22 May 2020

Week commencing 22 May 1989

I can't find a common thread among this week's new entries, other than none of them made the top 100, which is... the entire point of this blog.  So let's take a look at them:

Did you know this woman is a number 162-hit wonder Down Under?

Debuts:

Number 127 "Tempers Fire" by The Mad Turks
Peak: number 127
Peak dates: 22 May 1989 and 12 June 1989
Weeks in top 150: 8 weeks

The Mad Turks' bio on discog.com informs me that they formed in Adelaide in 1984, and were previously known as Mad Turks From Istanbul.  The group scored a number 85 'hit' at the end of 1987 with "Holding My Breath" (as Mad Turks From Istanbul), but didn't score any other charting hits.

 

Number 136 "Life's Just a Ballgame" by Womack & Womack
Peak: number 126
Peak date: 12 June 1989
Weeks in top 150: 7 weeks
Weeks on chart: 7 weeks

This single was released as the follow-up to mega-hit "Teardrops" in the UK, where it stalled at number 32 in November 1988.  Presumably its under-performance there was the reason we went with "Celebrate the World" instead as the second release from Conscience.  I remember seeing this single in the shops, but never heard or saw (assuming a music video exists) the song at the time.  One thing you may not have been aware of is that Cecil Womack, the male half of the duo, died in South Africa in 2013, aged 65.


Number 141 "Tracie" by Level 42
Peak: number 134
Peak date: 29 May 1989
Weeks in top 150: 7 weeks
Weeks on chart: 7 weeks

We saw Level 42 bubble under back in February, and here they are again...  "Tracie" peaked at number 25 for the group in their native UK.  This single spent 7 weeks in the top 150, which is fairly decent given it only peaked at number 134.
 
 

Number 147 "Break 4 Love" by Raze
Peak: number 147
Peak date: 22 May 1989
Weeks in top 150: 1 week

Debuting on the UK chart in May 1988, this track eventually peaked at number 28 there in February 1989.  It also topped the US Billboard dance chart in November 1988.  In Australia, "Break 4 Love" fared (much) less well, spending a solitary week in the top 150 at number 147.  The percussion from the track would end up being recycled on a Sydney Youngblood song that will bubble under towards the end of 1989.

 
Bubbling WAY down under:

Number 159 "Family Man" by Roachford
Peak: number 157
Peak date: 12 June 1989
Weeks on chart: 3 weeks

While Roachford had a fairly successful period in Australia in 1994-5, in 1989 they struggled to break through locally, with nothing charting higher than number 73 until "Only to Be With You" gave them a top 20 hit in 1994.  This track gave the group a number 25 hit in the UK.

 
Number 160 "Time and Tide" by Basia
Peak: number 158
Peak date: 12 June 1989
Weeks on chart: 4 weeks

Sophistipop singer Basia, real name Barbara StanisÅ‚awa Trzetrzelewska (try saying that!), scored a number 69 'hit' in Australia, which peaked a mere week before this track debuted.  The title track from her number 50-peaking album Time and Tide, this single barely registered a blip on our chart, peaking at a lowly number 158.  Basia, unfortunately, wouldn't see the inside of the top 150 singles chart again, but she will bubble WAY down under again - not once, but twice, in 1990!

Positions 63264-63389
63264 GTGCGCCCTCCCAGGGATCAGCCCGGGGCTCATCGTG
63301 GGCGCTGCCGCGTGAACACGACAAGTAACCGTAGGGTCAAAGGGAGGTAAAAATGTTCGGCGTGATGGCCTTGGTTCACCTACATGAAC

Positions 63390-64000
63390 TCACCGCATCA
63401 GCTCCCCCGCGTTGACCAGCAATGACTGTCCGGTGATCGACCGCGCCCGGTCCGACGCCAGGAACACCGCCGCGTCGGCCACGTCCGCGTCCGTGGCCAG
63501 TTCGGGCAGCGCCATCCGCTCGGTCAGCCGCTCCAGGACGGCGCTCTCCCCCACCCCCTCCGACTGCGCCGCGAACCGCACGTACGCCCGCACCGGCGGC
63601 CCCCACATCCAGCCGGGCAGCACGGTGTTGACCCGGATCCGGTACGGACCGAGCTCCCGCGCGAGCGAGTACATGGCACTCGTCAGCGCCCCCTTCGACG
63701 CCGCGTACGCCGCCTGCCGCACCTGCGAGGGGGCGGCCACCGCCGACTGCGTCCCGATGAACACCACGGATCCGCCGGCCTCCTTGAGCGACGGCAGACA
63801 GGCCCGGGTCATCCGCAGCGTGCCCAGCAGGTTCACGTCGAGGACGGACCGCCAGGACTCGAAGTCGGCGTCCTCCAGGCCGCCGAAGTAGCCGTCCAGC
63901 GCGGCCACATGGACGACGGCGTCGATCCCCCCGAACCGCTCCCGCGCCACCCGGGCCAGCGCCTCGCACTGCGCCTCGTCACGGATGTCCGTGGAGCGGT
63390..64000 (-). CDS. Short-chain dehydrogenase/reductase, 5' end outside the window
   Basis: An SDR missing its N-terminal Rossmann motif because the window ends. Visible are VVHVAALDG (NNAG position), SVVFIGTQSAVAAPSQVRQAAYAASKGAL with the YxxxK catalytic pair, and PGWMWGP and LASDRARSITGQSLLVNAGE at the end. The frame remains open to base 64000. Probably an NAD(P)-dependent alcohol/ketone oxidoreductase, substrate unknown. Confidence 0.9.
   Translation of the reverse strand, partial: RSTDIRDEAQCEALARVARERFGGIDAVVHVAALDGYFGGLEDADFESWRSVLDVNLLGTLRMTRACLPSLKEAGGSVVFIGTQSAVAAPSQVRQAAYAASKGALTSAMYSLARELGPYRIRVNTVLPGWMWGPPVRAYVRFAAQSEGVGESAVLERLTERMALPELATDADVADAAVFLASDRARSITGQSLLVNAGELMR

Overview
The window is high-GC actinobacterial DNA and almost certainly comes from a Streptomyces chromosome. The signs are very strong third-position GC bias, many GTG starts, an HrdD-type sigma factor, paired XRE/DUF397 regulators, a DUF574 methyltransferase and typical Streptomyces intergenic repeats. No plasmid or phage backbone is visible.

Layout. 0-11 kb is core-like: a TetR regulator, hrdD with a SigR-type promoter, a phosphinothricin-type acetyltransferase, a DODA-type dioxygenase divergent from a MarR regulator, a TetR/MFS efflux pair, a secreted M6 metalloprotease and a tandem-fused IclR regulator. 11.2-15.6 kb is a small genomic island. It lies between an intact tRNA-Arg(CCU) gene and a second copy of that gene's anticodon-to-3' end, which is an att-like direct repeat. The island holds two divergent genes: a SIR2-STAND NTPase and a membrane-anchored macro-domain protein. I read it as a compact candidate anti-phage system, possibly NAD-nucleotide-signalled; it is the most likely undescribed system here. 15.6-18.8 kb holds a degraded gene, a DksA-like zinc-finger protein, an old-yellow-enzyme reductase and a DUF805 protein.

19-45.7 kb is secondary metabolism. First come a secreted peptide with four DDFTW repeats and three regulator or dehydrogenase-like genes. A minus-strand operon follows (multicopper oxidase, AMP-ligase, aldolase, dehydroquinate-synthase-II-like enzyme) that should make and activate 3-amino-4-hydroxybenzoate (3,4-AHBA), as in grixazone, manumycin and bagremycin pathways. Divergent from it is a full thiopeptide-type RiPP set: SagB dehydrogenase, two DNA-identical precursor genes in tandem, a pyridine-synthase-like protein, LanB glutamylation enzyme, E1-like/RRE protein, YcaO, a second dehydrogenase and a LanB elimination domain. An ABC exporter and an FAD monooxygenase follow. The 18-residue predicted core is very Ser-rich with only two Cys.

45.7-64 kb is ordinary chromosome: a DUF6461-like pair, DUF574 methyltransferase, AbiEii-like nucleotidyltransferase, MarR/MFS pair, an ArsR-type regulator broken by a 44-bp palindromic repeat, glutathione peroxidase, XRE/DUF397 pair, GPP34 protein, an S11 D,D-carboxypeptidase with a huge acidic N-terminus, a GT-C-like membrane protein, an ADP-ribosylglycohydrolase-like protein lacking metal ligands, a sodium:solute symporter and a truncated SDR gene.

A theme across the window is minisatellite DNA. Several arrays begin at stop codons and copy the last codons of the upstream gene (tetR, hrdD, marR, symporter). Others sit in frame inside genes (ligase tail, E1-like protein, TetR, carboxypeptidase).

Number 162 "Crazy in Love" by Kim Carnes
Peak: number 162
Peak date: 22 May 1989
Weeks on chart: 1 week

Often thought of as being a one-hit wonder, Kim actually scored four top 40 hits in Australia; although the best-charting non-"Bette Davis Eyes" one of them, "Crazy in the Night (Barking at Airplanes)", peaked at number 21, in 1985.  That was the last time Kim ventured into our singles chart, prior to now.  Having not heard "Crazy in Love" before, I wasn't expecting it to be an understated ballad.  From what I can see, this track didn't chart on a 'real' chart (Billboard's Adult Contemporary & Country charts do not count for me) anywhere else.



Next week (29 May): five new entries - although two of them are old tracks, and another is a cover of a 70s disco track; plus another three bubbling WAY down under tracks.  Remember, you can also follow my posts on facebook.

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2 comments:

  1. wow, that Raze song is a good funky track! I can see why it got cannibalised for the beat by someone else further down the track

    ...I have that Basia "time & tide" album...somewhere. Suffice to say haven't listened to it for a while. A genre best described as "pleasant if forgettable background music"

    and i totally agree about those dodgy charts like Adult Contemporary. What on earth qualifies a song for inclusion on that chart?!?

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    Replies
    1. I have not looked into what the Adult Contemporary chart is based on, but I suspect that it is merely a chart of current songs that adult-oriented radio stations were playing.

      I learnt recently that the Dance Club Songs chart (formerly Hot Dance Club Play or some other stupid name, back in the 80s/90s) is merely a survey of DJ's (something like 300, from memory) across the US; so even though e.g. Madonna keeps going to #1 on the dance chart, it doesn't mean that that's what people are actually dancing to on dance floors (I mean, can you imagine a bunch of 21 year-olds dancing to current Madonna songs today?!). i.e. it is basically a meaningless chart.

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